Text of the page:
Mnemosyne January 24th - March 14th 2015
Mnemosyne, a celebration of contemporary figurative art. In this inspiring exhibition, international artists, including Viktorija Bulava, Esther Wertheimer, Ray Ferrer, Sal Zagami, Victor Frankowski, Luba Muravyeva, Cesar Santafe, Katrin Alvarez, Bruno Angel, Francisco Ceron, Chema Gil, He Si'en, Dick Nosbisch and Noir/Vogue exhibit with local artists, Jonathan Davis, Michael Pavlovsky, Rick Timmons, Luis Fernando Camacho, Ben Britt, Sergei Rodionov, Anja Yamaji andJohn Milton.
In Greek mythology, Mnemosyne was the personification of memory. She was a Titaness, the daughter of Uranus and Gaia; and through her bond with Zeus, she was known for being the mother of the nine Muses. The exhibition, Mnemosyne is a sequel to the 2014 international figurative exhibition, Muse; and in this selection, the artwork encompasses the full spectrum of figuration, including Art Nouveau, Pop Art, Realism, Surrealism, Expressionism and Synthetic Cubism in the media of photography, sculpture, drawing and painting.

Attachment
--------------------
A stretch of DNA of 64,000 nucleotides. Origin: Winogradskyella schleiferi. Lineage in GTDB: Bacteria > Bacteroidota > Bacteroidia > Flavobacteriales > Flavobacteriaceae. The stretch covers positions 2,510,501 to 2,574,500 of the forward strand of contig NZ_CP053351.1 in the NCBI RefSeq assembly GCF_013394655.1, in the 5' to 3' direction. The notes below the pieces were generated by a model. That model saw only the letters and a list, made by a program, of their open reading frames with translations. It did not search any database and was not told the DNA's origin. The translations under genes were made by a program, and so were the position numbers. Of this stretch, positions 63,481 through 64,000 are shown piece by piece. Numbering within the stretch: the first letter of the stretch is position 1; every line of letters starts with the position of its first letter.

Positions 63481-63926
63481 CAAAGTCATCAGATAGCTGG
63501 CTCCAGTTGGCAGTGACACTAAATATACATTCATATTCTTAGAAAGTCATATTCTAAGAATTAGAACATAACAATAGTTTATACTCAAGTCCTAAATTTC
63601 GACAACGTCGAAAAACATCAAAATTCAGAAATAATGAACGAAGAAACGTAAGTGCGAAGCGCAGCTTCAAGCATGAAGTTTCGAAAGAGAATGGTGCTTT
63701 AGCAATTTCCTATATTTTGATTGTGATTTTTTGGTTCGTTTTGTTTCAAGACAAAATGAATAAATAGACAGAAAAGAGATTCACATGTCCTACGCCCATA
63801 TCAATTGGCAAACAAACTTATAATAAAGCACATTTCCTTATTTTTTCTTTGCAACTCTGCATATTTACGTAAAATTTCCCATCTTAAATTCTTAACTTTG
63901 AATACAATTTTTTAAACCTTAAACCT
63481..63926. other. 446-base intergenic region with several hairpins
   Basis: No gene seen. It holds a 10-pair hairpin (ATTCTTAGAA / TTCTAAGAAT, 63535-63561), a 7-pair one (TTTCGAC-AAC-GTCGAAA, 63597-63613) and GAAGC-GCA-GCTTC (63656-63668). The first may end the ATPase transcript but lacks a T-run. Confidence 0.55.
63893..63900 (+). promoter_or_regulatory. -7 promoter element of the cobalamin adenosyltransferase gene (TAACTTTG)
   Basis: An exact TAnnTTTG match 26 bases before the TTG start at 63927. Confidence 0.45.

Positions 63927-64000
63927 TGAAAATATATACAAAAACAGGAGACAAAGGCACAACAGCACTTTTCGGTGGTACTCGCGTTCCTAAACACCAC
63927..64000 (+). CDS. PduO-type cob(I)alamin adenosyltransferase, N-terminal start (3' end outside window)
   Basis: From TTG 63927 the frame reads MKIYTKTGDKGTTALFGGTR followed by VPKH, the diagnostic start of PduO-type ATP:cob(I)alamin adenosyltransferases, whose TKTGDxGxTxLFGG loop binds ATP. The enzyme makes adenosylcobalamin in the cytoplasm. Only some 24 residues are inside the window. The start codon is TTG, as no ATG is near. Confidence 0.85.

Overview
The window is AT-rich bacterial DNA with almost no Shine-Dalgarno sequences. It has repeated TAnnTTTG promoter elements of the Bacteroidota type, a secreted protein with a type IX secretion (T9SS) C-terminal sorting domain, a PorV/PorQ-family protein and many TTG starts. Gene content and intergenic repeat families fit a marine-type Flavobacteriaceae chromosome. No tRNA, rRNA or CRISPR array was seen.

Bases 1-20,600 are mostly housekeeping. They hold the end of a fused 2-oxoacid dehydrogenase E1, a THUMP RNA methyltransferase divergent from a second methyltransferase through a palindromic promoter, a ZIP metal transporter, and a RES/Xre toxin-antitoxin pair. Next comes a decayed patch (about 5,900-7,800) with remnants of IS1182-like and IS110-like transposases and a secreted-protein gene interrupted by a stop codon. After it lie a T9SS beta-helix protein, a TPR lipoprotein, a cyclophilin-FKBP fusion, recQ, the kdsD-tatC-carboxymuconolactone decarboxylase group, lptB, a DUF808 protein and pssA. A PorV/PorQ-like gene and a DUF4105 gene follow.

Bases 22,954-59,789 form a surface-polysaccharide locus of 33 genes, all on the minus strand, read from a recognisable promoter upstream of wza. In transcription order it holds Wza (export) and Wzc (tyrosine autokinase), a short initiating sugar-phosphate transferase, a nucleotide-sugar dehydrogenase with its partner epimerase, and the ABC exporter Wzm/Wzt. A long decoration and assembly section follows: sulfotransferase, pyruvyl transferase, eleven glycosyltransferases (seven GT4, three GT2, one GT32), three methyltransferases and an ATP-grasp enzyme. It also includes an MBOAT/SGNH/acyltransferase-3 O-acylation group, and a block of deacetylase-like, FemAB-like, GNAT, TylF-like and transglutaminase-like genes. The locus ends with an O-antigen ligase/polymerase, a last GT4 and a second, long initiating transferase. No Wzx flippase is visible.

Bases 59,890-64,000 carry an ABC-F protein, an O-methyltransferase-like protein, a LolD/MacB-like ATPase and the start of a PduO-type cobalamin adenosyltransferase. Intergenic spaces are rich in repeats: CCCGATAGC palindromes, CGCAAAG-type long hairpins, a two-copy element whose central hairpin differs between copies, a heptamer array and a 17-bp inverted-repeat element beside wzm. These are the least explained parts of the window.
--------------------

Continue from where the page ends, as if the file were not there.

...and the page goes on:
For many, figurative art evokes a certain kind of sentiment or emotional response. We are inspired by our memories and experiences, even in their abstraction; since the human brain tends to reconstruct the events of one’s life into an overall gestalt or narrative perception. We cannot help but relate our subjective experience to something tangible; and the most physical, personal reference is our own body. We relate to each other in a similar way, finding common connections by nurturing a sense of empathy. Figurative art can inspire this concept of connectivity, which draws upon our memories, our emotions and our life experiences. How we relate to art together as an audience can inspire social, political and cultural movements, yet can alternately restrict popular sentiment, as witnessed in the use of figurative art by totalitarian regimes and through other forms of propaganda. In this exhibition, we strive to free ourselves from restrictions and to view the liberating potential of art through the imitation of existence as inspired by the human form.